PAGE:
Written by LeisureGuy

27 October 2006 at 2:27 pm

Abortion is here—get over it

Via Kevin Drum, this excellent story in The Guardian:

Today marks the 39th anniversary of abortion becoming legal in Britain. Yes, yes, there would have been an argument for waiting for the 40th, but I really think, in the current climate, that it needs to be celebrated as often as possible. On Halloween, mindful or not of this anniversary, the Conservative MP Nadine Dorries will be introducing her 10-minute-rule bill, proposing a reduction in the time limit on abortion in this country to 21 weeks (down from 24 weeks at present), and a “cooling-off period after the first point of contact with a medical practitioner about a termination” – so far as I can make out, she wishes to slow the abortion process down still further, and then penalise women who have left it too late. Her rationale? She just “has a feeling it’s right”. Honestly.

I remember the first time that I wrote about having had an abortion; it was in the mid-90s (the abortion, I mean. And the article, too). A survey had come out saying that one in four women had had availed themselves of termination services; I was surprised by how low that figure was, but it also made me think: if 25% of women have had abortions, then surely every one of us, male and female, has a friend or partner or family member, someone very close anyhow, who has had an abortion. Seriously, unless you are very cloistered or you are incredibly judgmental and uptight and nobody ever tells you anything, you will have been aware of an abortion at very close quarters, even if it was not your own.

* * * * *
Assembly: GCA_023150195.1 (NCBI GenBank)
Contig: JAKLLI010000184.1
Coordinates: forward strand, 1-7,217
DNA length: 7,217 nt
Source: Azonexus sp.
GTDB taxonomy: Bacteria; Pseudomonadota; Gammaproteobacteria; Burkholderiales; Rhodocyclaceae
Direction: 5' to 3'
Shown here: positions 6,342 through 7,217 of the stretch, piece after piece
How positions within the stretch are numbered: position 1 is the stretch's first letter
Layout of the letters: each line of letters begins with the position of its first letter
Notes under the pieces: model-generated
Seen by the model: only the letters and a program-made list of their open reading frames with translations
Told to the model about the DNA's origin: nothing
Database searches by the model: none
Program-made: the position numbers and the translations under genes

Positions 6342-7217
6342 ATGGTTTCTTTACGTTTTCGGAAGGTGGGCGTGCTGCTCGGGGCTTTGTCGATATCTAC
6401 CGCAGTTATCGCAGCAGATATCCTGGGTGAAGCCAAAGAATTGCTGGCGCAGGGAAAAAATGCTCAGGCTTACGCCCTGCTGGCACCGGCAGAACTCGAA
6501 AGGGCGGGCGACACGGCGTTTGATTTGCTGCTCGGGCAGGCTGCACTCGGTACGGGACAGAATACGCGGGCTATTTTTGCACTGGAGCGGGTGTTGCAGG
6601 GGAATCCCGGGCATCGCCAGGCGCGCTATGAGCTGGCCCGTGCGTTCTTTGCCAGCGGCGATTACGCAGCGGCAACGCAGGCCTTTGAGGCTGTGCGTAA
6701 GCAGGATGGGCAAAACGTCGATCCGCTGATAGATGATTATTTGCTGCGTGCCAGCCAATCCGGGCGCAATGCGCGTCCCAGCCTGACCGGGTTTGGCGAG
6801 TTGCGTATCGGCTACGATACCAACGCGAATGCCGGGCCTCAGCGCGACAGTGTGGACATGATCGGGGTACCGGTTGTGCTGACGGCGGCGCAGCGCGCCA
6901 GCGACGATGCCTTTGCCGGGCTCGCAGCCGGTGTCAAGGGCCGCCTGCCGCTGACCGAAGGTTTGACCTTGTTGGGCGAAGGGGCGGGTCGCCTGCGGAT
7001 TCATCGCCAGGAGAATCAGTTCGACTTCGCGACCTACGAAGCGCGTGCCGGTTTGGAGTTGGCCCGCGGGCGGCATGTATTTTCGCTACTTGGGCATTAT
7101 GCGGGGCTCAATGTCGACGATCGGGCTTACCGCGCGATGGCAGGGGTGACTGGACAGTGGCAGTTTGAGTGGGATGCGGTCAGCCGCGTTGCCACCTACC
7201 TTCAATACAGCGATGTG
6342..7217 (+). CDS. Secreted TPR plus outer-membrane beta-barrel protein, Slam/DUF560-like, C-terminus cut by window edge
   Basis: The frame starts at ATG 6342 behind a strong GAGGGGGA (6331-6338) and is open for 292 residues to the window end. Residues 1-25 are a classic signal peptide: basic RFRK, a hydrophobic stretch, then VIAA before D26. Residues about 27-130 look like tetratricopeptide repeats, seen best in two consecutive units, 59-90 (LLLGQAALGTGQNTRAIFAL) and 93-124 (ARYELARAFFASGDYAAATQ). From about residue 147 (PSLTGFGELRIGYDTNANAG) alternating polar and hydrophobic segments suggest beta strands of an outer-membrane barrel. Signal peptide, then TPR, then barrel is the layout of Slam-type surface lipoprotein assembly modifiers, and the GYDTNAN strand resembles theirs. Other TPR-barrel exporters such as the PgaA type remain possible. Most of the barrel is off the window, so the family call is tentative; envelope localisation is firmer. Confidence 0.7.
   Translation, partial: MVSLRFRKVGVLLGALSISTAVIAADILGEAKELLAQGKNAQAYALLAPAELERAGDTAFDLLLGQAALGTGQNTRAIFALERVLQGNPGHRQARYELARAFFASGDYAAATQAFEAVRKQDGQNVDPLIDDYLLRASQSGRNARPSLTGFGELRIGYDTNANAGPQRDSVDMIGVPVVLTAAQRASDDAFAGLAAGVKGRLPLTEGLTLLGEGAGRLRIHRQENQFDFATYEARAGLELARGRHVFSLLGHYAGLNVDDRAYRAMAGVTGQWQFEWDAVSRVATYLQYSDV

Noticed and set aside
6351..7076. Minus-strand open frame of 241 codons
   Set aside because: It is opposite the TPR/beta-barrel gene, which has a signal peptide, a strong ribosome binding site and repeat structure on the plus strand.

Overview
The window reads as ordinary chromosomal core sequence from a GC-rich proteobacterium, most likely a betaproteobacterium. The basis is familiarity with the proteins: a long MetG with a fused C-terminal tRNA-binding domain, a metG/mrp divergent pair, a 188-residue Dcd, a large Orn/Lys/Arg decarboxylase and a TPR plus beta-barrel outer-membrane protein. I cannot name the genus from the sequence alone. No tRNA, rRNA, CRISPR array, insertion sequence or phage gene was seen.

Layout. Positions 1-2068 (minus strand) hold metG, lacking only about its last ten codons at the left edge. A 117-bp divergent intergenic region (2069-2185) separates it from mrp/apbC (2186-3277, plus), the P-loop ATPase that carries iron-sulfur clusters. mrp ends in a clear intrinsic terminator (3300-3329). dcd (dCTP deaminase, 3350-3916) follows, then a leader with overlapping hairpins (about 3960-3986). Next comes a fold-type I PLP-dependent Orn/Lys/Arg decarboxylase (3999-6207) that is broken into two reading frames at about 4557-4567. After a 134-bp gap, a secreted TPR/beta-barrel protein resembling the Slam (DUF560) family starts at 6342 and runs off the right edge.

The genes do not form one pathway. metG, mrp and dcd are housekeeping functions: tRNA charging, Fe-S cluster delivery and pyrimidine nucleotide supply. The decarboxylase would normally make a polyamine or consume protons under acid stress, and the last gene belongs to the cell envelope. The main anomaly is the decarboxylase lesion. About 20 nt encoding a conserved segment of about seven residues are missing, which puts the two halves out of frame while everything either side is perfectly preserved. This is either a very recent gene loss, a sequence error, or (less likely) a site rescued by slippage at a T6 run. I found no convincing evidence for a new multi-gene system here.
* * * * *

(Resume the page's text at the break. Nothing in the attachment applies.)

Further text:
So why does nobody talk about it, I pondered then, and do again now. Why are there never any abortion jokes? Why is it unthinkable to discuss it without prefacing everything with “of course, it’s terribly traumatic, no woman enters into this lightly”? I found it no more traumatic than any other operation I have ever had, no more psychologically scarring, way less painful than anything involving my teeth and considerably less annoying than anything I have had done on the NHS (whose “resources” in this area – which I will complain about later – meant I had to go private, which is entirely against my principles, but did make it very convenient). Read the rest of this entry »